Most modern fintech companies are data-driven and often connected to vast digital networks which deliver new experiences and possibilities for users. This framework provides a great deal of value, but it can also increase the risk of cyberattacks and security breaches. Therefore, aspiring fintech professionals can benefit from a working knowledge of cybersecurity; studying how it is used to protect fintech companies from hackers and other cyber threats.

Today’s fintech users generate quite a lot of data, and many fintech companies use this data to personalize their services and deliver additional value. Big data can be used to make financial predictions based on client behavior; managing finances for clients and leading to critical insights that enable stronger, more informed decision making. For this reason, ambitious fintech professionals will want to have a basic understanding of data analysis, as it will likely play a role in their long-term career.

Specifically, artificial intelligence (AI) and machine learning (ML) algorithms are regularly used to process and analyze large amounts of data; in doing so, they allow companies to generate actionable insights. AI/ML algorithms can lower risk, increase returns, automate processes, and make predictions for the future — and as a result, they stand as a valuable data-oriented skill for anyone wanting to work in fintech.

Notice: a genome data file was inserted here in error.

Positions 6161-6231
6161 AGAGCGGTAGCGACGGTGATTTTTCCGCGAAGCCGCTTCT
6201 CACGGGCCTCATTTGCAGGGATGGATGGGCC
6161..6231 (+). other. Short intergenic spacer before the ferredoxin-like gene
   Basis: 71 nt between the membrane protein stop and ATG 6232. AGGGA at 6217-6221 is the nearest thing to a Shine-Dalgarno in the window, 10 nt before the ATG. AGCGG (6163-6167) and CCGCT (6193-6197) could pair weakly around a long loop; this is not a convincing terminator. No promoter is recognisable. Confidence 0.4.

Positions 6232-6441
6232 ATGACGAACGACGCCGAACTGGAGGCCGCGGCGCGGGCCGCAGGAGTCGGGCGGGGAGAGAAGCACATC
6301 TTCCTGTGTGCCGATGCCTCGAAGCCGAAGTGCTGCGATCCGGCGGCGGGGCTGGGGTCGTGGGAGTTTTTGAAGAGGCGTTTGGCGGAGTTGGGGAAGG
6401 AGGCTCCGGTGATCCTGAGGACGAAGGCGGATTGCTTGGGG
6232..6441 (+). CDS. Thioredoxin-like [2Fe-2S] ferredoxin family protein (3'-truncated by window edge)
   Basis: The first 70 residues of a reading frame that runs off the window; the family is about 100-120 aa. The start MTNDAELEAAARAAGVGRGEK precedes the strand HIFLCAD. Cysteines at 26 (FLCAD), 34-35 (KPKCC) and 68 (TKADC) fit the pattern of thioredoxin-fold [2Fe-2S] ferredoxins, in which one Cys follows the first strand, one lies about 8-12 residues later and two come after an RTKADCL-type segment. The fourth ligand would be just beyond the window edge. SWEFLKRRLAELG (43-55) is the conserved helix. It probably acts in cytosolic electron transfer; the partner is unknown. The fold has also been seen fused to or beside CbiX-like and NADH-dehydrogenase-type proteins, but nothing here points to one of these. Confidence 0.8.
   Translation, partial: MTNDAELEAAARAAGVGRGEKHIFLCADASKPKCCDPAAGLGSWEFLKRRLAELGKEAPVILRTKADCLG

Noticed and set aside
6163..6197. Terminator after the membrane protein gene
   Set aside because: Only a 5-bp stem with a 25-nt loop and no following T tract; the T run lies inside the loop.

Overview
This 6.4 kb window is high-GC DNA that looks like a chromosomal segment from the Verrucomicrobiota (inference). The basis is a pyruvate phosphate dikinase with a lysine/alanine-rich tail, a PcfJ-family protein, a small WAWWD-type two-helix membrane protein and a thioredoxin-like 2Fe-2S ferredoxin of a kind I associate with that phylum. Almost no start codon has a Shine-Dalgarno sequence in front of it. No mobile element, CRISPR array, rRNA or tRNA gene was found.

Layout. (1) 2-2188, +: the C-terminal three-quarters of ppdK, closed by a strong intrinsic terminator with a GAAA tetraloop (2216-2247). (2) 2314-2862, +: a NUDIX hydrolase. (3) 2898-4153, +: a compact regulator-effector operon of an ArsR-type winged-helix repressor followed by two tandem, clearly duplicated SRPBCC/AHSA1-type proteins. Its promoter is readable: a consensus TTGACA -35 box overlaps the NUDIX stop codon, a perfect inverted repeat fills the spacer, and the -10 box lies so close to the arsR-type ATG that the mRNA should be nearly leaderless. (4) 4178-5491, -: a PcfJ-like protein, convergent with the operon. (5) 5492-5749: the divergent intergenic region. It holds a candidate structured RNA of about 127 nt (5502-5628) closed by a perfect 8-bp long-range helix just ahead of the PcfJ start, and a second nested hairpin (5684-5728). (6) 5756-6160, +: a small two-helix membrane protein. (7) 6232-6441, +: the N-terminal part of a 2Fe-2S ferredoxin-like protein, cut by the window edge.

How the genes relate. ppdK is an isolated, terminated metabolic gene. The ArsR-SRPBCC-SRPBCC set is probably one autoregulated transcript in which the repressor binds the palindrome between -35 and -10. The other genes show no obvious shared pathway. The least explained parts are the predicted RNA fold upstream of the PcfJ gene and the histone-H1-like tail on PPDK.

As cryptocurrency continues to become a prominent fintech sector, the need for blockchain savviness has grown to follow suit. It helps aspiring fintech professionals to have at least a working knowledge of blockchain’s underlying architecture and encryption attributes — as well as its various uses and implications in the broad trading, lending, and reconciling of currency all over the world. Blockchain-based cryptocurrency is expected to disrupt the financial industry for years to come, so having this type of skillset can make the transition easier to navigate.

FinTech Careers, Job Outlook and Salaries

FinTech has spawned a growing range of job opportunities for those interested in the field. Here is a quick overview of a few such careers:

Financial Analyst

Financial analysts help businesses make decisions that can lead to stronger future returns.  They employ high-level critical thinking to assess the performance of stocks, bonds, and other financial instruments. Currently, job prospects for financial analysts are strong. According to the Bureau of Labor Statistics (BLS), the field is expected to grow by 5 percent by 2029, and the median pay for a financial analyst was $83,660 in 2020.

A chart comparing the median annual wages among financial analysts.

Information Security Analyst